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A guide to managing unscheduled absence

Short term absence
A manager's response to an employee's absence can have an impact on the individual's engagement with work, the length of time away from the office, and future absences.

Frequent unexplained absence
Frequent short-term unscheduled absence can indicate a lack of engagement. It can be particularly frustrating to plan around and is often disruptive to teams.

Long term absence
Long term unscheduled absence can be a difficult time for both the individual and you as their manager.

Engagement
Good managers inspire their employee to perform at their best out of respect, not out of obligation.


Poorly managed absence creates productivity losses across the Australian Public Service. This toolkit has been developed to assist managers by providing clear guidance on strategies to manage attendance, boost employee engagement and support wellbeing.

When dealing with unscheduled absence, managers are  encouraged to work through a process to determine if there is a problem,  and if so, identify the cause of the problem and how to best respond. This  includes identifying if:

  1. there a pattern of frequent short-term absences
  2. the absence related to carer responsibilities
  3. the employee seems motivated to work, but is experiencing barriers that prevents them
  4. the employee seems able to work, but not motivated
  5. there is anything they can do to return the employee back to able and motivated to work
  6. how they can manage the risk of the employee becoming not able and not motivated to work.

By working through this process, managers will be able to effectively respond to unscheduled absences on a case-by-case basis.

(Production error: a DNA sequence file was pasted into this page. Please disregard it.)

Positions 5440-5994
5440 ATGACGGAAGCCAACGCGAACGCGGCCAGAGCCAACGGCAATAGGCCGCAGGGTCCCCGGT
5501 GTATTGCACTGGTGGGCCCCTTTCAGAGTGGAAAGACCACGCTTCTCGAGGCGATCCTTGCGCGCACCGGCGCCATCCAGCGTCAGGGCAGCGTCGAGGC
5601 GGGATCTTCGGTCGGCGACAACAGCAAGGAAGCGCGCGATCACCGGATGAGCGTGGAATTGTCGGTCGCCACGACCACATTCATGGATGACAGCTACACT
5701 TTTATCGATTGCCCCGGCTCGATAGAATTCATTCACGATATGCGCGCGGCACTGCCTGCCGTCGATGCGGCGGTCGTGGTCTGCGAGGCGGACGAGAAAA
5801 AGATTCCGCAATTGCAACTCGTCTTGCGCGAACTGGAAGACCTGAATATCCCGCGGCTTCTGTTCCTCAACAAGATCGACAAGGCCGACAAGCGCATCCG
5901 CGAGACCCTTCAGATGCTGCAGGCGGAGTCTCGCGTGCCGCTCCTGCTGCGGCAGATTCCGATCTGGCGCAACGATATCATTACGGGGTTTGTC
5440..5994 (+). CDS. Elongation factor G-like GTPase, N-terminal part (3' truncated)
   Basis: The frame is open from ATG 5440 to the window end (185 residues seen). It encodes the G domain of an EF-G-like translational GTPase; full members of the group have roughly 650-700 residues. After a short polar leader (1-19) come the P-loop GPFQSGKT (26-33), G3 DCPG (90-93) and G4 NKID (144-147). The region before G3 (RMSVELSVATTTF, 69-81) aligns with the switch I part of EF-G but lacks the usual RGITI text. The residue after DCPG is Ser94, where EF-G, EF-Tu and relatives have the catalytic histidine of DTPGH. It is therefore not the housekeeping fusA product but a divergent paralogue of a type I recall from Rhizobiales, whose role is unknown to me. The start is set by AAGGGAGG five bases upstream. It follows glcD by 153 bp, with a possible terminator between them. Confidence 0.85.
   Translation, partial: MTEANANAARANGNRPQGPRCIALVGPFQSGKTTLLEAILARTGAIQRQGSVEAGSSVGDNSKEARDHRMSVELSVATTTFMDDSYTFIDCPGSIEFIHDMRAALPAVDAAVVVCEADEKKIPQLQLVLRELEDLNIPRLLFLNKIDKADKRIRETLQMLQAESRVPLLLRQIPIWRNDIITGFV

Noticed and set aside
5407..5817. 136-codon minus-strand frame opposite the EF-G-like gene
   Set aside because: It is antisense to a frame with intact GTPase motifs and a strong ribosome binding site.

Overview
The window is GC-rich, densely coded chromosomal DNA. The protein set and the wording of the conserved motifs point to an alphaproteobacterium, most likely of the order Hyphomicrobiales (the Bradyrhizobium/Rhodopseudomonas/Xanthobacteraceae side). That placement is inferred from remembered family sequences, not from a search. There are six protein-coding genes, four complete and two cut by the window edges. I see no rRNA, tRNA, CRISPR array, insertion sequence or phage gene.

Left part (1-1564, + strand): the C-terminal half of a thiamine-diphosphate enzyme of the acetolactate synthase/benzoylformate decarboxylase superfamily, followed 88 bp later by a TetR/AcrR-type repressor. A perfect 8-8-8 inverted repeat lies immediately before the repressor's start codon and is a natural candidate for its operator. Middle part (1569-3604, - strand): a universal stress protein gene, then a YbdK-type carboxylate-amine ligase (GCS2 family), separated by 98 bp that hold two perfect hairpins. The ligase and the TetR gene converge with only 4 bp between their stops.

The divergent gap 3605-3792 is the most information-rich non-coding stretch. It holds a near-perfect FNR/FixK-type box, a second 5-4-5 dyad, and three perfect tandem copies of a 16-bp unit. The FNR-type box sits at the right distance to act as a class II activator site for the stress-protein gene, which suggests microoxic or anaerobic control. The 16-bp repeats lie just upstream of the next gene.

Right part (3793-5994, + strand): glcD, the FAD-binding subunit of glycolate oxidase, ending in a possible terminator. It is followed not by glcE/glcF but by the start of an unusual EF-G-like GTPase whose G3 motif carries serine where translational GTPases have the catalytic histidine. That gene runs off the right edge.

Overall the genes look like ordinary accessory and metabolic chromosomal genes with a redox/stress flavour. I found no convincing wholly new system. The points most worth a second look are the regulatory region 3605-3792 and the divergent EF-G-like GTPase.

Managing workplace absence continues to be a challenge for the Australian Public Service (APS).

In 2016-17, the overall APS unscheduled absence rate was 11.4 days per employee1. Small agencies tended to have lower unscheduled absence rates compared to medium or large agencies (Table 1).

There has been a slight downward trend in the rate of unscheduled absence over the past few years (Table 2). The decrease from 11.5 days per employee in 2015-16 to 11.4 days per employee in 2016-17 equates to 45 minutes per employee over the year.

Despite the small decrease in unscheduled absence, the overall rate in the APS remains high.

Table 1: Unscheduled absence rates for the APS overall and agency size groups

 

Average 2015-16 unscheduled absence rate: Days/Employees

Average 2016-17 unscheduled absence rate: Days/Employees 2016-17 Minimum rate: Days/Employees 2016-17 Maximum rate: Days/Employees
Small agencies 10.9 10.5 4.7 15.5
Medium agencies 12.0 12.1 8.1 16.7
Large agencies 12.5 12.3 7.7 15.5
Overall APS 11.5 11.4 4.7 16.7

Table 2: APS unscheduled absence rates over time

  2012−13 2013−14 2014−15 2015-16 2016-17
Sick leave 8.5 8.8 9.0 8.7 8.8
Carer’s leave 1.8 2.0 2.0 2.2 2.1
Miscellaneous leave 0.5 0.5 0.5 0.6 0.5
Total unscheduled absence 10.8 11.2 11.6 11.5 11.4

The APS is committed to addressing unscheduled absence across the workforce.

Tracking of APS workforce information data over several years shows that when employee engagement is higher, employees take fewer days of unscheduled absence.

Research also shows the following factors can positively impact unscheduled absence:

  1. Expectations on attendance are clearly communicated.
  2. Managers are equipped to respond to unscheduled absence.
  3. Timely and simple absence data is available to employees and their managers.
  4. Managers act early to identify if there is a problem.
  5. Where there is a problem, managers and employees work together to develop a joint plan.

Leave rates for individual APS agencies can be viewed here.

An online toolkit has been developed to provide managers with clear guidance on strategies to manage attendance boost employee engagement and support a positive, high performance culture. The toolkit outlines best practice in managing short term, recurring or long term unscheduled absences, and showcases examples of good practice across the APS.

1. To maximise data comparability, agencies were asked to provide data on a full-time equivalent (FTE) basis where possible, although agencies were able to report using a headcount measure. Of the 96 agencies providing unscheduled absence data, 6 provided data on a headcount basis. The absence rate is higher when using the FTE measure for agencies with part-time employees, in comparison to using the headcount measure. This is likely to have a marginal effect in most agencies, but caution should be exercised in making direct comparison between agencies.